Defense official: End Foreign Ministry strike before it harms ties
Since March, diplomats of the Foreign Ministry have been protesting the erosion of their wages and what they have dubbed "the dismantling of the Foreign Ministry."
Defense Ministry Director General Udi Shani sent an urgent letter Wednesday to Prime Minister and Foreign Minister Benjamin Netanyahu, in which he requested that he intercede to end the strike within the Foreign Ministry as soon as possible, in order to save Israel from possible harm to its security and diplomatic ties.
A senior Israeli official, who read the letter, stated that Shani wrote to Netanyahu that the diplomats' strike, as well as the decision of the Foreign Ministry union to halt all cooperation with the Israeli Defense Forces has severely hindered the process of changing military and defense ministry attaches in at least ten countries around the world.
Shani said that because of the strike, Foreign Ministry employees have stopped making arrangements for IDF and Defense Ministry attaches and their families leaving the countries in which they are stationed. Many attaches are scheduled to finish their terms this summer, and due to the strike, their replacements' appointments are not being tended to.
The senior official said that in Shani's letter to Netanyahu, he stressed that if new attaches are not sent on time, this could have a deleterious effect on Israel's diplomatic and security relations with the countries in question.
The Defense Ministry contacted the Foreign Ministry workers' union a week ago and asked that they make arrangements for military attaches despite the strike. A foreign ministry committee rejected the request.
While embassy staff in Warsaw participates in a large-scale strike over Foreign Ministry wages, a Shin Bet representative has stepped in to organize the prime minister's visit there, say sources at the Foreign Ministry. The Shin Bet representative has reportedly reserved hotel rooms for ministers, retinues and journalists.
There was also a secret attempt to load security equipment needed for Netanyahu’s visit onto an air force flight that left for Poland on Wednesday. In the end, the equipment was not loaded onto that flight but Foreign Ministry workers see the effort as a sign of IDF involvement in Netanyahu’s visit and a breach of the strike.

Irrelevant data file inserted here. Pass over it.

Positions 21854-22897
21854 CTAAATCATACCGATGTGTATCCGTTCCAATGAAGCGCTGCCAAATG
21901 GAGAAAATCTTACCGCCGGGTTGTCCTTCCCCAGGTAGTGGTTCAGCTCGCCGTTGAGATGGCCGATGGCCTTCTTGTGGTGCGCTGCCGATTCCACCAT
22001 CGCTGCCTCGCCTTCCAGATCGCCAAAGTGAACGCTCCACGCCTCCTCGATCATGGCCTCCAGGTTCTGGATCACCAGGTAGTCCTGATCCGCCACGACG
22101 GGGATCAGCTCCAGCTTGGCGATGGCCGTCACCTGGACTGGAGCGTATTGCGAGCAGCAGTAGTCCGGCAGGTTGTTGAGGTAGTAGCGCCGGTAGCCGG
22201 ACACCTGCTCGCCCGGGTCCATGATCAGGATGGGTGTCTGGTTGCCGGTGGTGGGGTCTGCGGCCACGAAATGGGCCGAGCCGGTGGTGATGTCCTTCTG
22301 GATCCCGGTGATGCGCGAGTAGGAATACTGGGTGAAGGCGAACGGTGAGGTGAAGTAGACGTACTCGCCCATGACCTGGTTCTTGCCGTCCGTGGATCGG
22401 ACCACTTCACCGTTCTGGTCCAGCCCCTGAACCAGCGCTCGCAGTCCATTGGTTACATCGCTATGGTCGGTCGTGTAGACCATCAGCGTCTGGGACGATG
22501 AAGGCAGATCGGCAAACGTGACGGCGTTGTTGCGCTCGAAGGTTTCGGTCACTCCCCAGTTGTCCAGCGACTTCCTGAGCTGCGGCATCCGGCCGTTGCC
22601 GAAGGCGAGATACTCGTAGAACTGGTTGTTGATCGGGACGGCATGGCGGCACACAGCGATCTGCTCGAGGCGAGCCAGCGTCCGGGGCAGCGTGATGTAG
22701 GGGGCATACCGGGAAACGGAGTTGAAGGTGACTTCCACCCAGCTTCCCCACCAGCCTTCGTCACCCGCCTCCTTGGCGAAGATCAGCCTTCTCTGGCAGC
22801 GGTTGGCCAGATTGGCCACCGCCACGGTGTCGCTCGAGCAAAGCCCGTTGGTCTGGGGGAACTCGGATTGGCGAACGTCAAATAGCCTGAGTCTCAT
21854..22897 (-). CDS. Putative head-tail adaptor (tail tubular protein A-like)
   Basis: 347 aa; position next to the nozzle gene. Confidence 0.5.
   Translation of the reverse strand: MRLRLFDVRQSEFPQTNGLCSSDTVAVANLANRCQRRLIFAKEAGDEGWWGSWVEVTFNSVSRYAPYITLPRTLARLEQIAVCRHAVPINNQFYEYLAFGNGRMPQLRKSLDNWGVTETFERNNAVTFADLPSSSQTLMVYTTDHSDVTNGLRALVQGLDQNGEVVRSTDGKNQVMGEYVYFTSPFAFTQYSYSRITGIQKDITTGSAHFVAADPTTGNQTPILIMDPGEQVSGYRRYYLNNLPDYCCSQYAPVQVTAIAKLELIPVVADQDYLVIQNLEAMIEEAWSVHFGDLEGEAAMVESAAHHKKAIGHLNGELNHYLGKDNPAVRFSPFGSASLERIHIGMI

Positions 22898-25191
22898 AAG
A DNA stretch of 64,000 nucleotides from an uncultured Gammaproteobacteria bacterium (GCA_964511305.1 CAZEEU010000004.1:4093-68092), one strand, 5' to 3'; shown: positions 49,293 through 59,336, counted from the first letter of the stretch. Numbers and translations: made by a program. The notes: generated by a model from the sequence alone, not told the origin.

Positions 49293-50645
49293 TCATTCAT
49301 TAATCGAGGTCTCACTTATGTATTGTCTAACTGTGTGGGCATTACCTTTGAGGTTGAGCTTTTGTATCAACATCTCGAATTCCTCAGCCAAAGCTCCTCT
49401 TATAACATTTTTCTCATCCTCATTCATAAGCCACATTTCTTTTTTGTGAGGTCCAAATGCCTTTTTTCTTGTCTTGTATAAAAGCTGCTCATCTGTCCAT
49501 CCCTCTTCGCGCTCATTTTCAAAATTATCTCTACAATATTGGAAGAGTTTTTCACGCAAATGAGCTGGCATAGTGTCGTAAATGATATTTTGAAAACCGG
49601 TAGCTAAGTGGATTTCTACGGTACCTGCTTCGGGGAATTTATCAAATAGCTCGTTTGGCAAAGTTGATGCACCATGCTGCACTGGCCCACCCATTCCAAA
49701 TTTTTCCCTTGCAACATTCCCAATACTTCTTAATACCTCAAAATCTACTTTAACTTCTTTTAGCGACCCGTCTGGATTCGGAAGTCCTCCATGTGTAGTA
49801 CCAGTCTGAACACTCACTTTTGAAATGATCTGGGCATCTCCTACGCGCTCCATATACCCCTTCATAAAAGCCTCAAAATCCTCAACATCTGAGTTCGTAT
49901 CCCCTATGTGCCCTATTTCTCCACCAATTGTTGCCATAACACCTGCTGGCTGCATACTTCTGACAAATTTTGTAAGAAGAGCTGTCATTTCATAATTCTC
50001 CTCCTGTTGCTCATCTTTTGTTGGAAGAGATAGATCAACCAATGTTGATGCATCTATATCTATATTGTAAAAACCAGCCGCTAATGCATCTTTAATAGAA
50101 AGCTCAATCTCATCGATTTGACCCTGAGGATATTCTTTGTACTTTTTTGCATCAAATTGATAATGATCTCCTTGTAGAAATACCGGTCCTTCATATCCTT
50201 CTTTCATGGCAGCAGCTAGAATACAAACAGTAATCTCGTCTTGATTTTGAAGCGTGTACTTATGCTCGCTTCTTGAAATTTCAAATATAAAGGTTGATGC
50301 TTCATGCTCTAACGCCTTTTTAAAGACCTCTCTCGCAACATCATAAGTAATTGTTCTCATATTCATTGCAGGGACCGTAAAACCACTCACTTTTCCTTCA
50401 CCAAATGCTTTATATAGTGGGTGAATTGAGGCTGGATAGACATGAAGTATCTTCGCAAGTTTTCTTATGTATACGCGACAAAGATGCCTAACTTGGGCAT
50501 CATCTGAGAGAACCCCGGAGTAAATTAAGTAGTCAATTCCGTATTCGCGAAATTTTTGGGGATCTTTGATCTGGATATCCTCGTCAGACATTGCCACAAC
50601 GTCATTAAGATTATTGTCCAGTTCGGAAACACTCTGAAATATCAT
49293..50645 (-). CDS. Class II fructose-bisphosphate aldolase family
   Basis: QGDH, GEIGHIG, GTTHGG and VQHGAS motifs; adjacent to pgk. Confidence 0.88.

“We know the IDF and the Shin Bet have cooperated with Netanyahu’s visit, contrary to expectations,” says Frommer. “The Prime Minister’s Bureau is sending the security branches to break a legal strike. We expect (acting) Foreign Minister Benjamin Netanyahu to speak with the workers and resolve the issue.”
Next week Netanyahu and six government ministers are slated to arrive in Warsaw for an intergovernmental summit between Israel and Poland. As part of the ongoing strike, the Foreign Ministry workers union has ordered the embassy not to cooperate with the organization of the visit, causing many difficulties and raising concern that the meeting might be canceled.
In an attempt to circumvent the Foreign Ministry and break the diplomats’ strike, the Prime Minister’s Bureau asked the IDF and the Shin Bet to organize the visit. On Tuesday the Foreign Ministry union committee sent a letter to Chief of Staff Benny Gantz and Shin Bet chief Yoram Cohen asking them not to take part in breaking the strike.
Since March, diplomats of the Foreign Ministry have been protesting the erosion of their wages and what they have dubbed "the dismantling of the Foreign Ministry." They point out that no full-time foreign minister has been appointed in the current government and that areas under the jurisdiction of the Foreign Ministry have been transferred to a number of other ministers.
Among other things, the sanctions of the strike include a refusal to issue diplomatic passports to ministers, cessation of cable communications between Foreign Ministry in Jerusalem and delegations around the world and a halt to arrangements for ministerial visits abroad.